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    Remembered Earth
    Fire in the field and the birth of fire. Dry rivers and thirsty soil. The strong wind, steady as a blast furnace, and windmills drawing deep. This is the remembered earth that is lodged within her. This is what clogs her ears and crowds her vision: and it is greater than the thunder of fifty million buffalo. This is the known world, these plains. She’s touched them with her hands through every season, and she asks of them: Are these dry hills I see around me also inside?
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    Changing So what? to Aha!

    As deputy chief of interpretation at Acadia National Park, Christie Denzel Anastasia ’92, seeks to ensure that every visitor intersecting with the park has the best experience possible. What this means is that Christie spends a lot of time behind a computer so that the seventy-odd rangers, volunteers, interns, and partnership program staff she oversees can be outside, doing their jobs.

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    Leave No One Behind
    On June 4, 2016, noted writer and naturalist Barry Lopez spoke to the seniors and their friends and families during COA’s commencement. He generously offered COA  this written version of his powerful talk.
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    Seeking Acadia’s Bats
    Acadia’s bats are suffering from the often deadly fungus known as white-nose syndrome. Erickson Smith ’15 joined a team of scientists surveying and measuring the bats in hopes of protecting them.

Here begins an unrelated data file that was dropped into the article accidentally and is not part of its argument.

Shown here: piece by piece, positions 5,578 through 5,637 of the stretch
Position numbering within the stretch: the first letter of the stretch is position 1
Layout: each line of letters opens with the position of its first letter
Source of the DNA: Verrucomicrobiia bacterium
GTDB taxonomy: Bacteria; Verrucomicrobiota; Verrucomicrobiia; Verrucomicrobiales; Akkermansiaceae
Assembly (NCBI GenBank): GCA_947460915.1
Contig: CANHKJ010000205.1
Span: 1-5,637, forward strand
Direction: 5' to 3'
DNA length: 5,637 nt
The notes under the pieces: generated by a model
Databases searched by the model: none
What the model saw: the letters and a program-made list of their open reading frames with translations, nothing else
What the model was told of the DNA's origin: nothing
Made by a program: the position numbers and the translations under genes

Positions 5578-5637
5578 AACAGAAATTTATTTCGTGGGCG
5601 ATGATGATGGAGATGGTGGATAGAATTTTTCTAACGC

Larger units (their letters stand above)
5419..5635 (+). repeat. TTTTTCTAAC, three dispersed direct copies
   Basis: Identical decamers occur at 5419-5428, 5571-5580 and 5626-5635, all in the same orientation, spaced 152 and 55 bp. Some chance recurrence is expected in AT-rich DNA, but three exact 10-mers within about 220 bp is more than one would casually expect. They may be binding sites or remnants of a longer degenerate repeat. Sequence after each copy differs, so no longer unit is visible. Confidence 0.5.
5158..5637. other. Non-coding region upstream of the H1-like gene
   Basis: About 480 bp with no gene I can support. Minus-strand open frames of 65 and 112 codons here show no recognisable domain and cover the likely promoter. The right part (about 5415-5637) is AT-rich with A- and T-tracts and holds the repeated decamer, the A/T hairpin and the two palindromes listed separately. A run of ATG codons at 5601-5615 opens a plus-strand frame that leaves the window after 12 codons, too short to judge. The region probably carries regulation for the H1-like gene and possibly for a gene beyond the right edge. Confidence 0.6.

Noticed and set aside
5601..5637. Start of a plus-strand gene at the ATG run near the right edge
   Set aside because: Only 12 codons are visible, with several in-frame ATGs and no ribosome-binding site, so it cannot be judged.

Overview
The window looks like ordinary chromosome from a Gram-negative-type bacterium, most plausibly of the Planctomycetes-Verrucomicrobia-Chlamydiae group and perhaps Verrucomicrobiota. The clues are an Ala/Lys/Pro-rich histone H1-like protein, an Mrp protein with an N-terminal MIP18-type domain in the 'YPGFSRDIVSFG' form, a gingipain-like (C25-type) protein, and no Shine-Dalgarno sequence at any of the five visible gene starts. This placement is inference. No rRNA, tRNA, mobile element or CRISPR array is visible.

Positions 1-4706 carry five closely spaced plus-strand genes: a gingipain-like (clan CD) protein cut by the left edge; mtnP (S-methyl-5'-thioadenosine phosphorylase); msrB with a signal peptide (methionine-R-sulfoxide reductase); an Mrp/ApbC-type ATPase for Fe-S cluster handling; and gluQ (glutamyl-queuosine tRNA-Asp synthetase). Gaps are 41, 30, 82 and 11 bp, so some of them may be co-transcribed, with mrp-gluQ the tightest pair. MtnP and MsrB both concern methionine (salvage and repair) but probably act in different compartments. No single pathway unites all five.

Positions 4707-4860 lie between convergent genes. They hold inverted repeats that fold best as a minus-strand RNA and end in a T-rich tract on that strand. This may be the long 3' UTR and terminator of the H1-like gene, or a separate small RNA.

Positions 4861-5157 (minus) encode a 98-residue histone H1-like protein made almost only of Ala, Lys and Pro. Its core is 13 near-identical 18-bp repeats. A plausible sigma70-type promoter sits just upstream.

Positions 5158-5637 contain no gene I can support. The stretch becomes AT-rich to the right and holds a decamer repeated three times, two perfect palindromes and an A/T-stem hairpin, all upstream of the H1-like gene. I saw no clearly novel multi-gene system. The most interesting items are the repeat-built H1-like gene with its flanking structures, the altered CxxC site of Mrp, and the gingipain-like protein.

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    Cracking the Coconut: COA’s Yucatán Program

    The Yucatán Program—with its language immersion in either Spanish or Mayan—is celebrating its twentieth anniversary this year. As COA’s first ongoing off-campus program, it has transformed the lives of multiple students, among them Rebecca Haydu ’16.

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    The Ears and Eyes of American Music
    Aaron Lewis ’05 takes down-home American music across the ocean, with his Corn Potato String Band. Why the name? “We’re the ears and eyes of America.”
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    Waste is a Verb: The Odyssey of Lisa Bjerke ’13, MPhil ’16
    Lisa Bjerke ’13, MPhil ’16 is transforming how COA thinks about what and how we dispose. Waste, she says, is a verb; not a noun.
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    Mozambique Sustenance
    Helena Shilomboleni ’09 is completing her PhD in the social and ecological sustainability of food systems at Canada’s University of Waterloo, examining food security in Mozambique through two local organizations.